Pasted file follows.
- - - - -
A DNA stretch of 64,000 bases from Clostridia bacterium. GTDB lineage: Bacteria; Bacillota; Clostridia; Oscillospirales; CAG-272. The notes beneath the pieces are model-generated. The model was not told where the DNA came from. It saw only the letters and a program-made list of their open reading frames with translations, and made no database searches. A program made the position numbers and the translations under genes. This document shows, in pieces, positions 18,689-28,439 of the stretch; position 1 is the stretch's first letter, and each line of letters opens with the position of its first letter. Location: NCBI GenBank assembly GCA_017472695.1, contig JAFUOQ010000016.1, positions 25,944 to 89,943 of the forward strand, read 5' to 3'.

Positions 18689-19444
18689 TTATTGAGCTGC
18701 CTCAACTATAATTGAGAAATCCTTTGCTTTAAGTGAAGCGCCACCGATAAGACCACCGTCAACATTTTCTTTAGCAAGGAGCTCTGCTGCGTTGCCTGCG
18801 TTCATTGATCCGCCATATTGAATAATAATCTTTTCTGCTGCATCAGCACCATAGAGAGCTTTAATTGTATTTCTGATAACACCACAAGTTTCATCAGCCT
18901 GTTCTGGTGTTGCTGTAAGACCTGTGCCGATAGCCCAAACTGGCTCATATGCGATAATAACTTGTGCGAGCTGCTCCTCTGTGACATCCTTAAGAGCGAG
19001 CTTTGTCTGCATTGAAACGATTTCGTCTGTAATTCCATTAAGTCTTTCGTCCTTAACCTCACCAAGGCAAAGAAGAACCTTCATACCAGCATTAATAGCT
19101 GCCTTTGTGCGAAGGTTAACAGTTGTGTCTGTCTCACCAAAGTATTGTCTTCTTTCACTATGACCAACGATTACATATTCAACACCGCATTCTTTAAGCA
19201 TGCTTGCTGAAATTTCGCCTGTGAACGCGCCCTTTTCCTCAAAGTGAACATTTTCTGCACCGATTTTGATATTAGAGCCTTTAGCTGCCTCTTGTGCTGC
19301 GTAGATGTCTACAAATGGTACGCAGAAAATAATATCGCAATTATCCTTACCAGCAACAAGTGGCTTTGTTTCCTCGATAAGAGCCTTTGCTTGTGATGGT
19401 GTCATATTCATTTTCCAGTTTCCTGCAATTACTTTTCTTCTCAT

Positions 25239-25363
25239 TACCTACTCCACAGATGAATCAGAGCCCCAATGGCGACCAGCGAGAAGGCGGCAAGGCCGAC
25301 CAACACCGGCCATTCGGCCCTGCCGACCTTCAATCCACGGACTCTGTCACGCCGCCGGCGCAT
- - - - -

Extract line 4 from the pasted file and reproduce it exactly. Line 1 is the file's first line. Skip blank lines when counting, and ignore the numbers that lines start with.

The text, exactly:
18701 CTCAACTATAATTGAGAAATCCTTTGCTTTAAGTGAAGCGCCACCGATAAGACCACCGTCAACATTTTCTTTAGCAAGGAGCTCTGCTGCGTTGCCTGCG